New York Employment Defense Attorney BLog

Dealing with Issues Involving Employee Medical Leaves

When an employee asks for a medical leave, are you justified in firing the employee?

Recently, the Equal Employment Opportunity Commission (EEOC) brought a lawsuit against Dunkin’ Donuts when the owner refused to grant medical leave to a regional manager. The lawsuit alleged that Joan O’Donnell had successfully performed her job, managing the stores at a number of the Dunkin’ Donuts locations. When diagnosed with breast cancer, she emailed the owner and explained she needed a medical leave to receive surgery, chemotherapy and radiation treatment. Instead of granting her the medical leave, the company abruptly discharged her due to her disability just before starting the requested leave.

She took the matter to the EEOC. However, when the EEOC conciliation process failed to

reach a settlement with Dunkin’ Donuts, the EEOC filed a lawsuit.

Under the American Disabilities Act (ADA) and the Family Medical Leave Act (FMLA) , employers with 50 or more employees must grant a medical leave of up to 12 weeks when an employee has a serious health condition and requests a medical leave. Under the FMLA, a disability can involve anything from pregnancy and serious illness to injuries, impairments and physical or mental conditions that require a number of treatments and absences from work. The leave is unpaid, or employers can require the worker to take a paid leave, such as paid vacation time accrued along with the medical leave to cover the time absent from work.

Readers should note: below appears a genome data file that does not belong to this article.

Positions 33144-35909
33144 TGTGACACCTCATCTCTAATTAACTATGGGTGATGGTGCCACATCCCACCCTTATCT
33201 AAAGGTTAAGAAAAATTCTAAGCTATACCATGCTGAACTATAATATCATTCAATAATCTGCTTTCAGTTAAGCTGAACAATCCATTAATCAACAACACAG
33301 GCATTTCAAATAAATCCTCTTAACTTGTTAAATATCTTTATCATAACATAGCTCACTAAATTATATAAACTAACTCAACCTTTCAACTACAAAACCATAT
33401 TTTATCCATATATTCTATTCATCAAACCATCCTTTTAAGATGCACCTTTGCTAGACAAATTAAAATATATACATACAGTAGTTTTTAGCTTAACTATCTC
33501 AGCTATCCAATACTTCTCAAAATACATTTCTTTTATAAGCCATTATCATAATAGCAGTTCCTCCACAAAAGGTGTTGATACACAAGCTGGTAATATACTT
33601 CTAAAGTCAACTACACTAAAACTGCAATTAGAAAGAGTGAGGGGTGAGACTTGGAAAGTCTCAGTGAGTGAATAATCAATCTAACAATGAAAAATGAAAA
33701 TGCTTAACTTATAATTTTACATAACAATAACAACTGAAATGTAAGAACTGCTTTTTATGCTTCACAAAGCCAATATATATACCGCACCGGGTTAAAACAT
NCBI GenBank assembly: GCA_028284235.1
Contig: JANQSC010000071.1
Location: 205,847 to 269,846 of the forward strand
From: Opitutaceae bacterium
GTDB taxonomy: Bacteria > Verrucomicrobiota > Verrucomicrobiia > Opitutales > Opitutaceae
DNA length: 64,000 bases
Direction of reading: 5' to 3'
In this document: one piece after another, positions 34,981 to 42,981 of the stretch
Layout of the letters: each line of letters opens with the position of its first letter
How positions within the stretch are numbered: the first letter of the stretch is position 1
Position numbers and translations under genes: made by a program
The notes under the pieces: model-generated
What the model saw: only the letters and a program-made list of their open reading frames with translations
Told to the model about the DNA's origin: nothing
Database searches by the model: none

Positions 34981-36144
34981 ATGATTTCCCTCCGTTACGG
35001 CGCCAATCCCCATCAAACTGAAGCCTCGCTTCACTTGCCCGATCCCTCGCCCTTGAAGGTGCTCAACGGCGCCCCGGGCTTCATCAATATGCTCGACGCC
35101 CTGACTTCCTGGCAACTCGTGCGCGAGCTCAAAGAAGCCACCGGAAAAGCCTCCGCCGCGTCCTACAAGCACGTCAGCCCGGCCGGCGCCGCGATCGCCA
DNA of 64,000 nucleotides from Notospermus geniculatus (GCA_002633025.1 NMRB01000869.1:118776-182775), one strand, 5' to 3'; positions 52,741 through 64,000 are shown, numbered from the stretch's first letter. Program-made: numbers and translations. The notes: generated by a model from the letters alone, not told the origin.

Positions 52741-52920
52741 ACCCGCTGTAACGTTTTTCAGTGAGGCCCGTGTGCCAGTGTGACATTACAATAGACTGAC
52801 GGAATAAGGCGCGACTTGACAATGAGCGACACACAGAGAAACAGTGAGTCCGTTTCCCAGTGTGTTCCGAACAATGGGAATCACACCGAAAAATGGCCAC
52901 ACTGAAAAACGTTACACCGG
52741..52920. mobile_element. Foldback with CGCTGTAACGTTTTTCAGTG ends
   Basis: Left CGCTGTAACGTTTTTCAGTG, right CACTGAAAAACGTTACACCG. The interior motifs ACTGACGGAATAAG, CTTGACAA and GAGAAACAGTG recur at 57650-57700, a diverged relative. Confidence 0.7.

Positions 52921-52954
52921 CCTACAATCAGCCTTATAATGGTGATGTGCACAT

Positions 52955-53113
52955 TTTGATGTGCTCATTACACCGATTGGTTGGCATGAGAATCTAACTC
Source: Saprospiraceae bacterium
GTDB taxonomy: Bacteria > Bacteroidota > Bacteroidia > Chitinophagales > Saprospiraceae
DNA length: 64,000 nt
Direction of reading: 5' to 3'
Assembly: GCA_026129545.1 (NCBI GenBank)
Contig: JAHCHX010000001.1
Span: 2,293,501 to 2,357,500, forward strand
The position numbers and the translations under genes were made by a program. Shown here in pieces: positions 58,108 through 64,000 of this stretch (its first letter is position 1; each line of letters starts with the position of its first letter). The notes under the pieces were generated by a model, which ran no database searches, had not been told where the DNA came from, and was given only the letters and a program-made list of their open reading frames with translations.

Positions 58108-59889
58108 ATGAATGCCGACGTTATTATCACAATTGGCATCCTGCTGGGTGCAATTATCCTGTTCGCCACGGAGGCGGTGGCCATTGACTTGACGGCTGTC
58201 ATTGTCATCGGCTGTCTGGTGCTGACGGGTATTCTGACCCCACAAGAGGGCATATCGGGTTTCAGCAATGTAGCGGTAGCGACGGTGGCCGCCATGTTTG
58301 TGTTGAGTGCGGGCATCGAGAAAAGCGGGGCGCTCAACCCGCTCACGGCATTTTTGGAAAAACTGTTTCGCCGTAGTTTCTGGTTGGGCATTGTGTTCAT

To legally disapprove a medical leave, companies must show that the medical leave would impose undue hardship on the company. The EEOC alleges that a medical leave for breast cancer treatment constitutes a reasonable accommodation and the law requires the employer to accommodate the employee. Also, Dunkin’ Donuts meets the 50 employees requisite for granting medical leaves.

If you have a question about your rights as an employer and whether you must grant a medical leave, you should consult with an experienced employment litigation lawyer.

For decades, Stephen Hans & Associates has provided legal advice and litigation for business owners, helping them with legal compliance and employment disputes.

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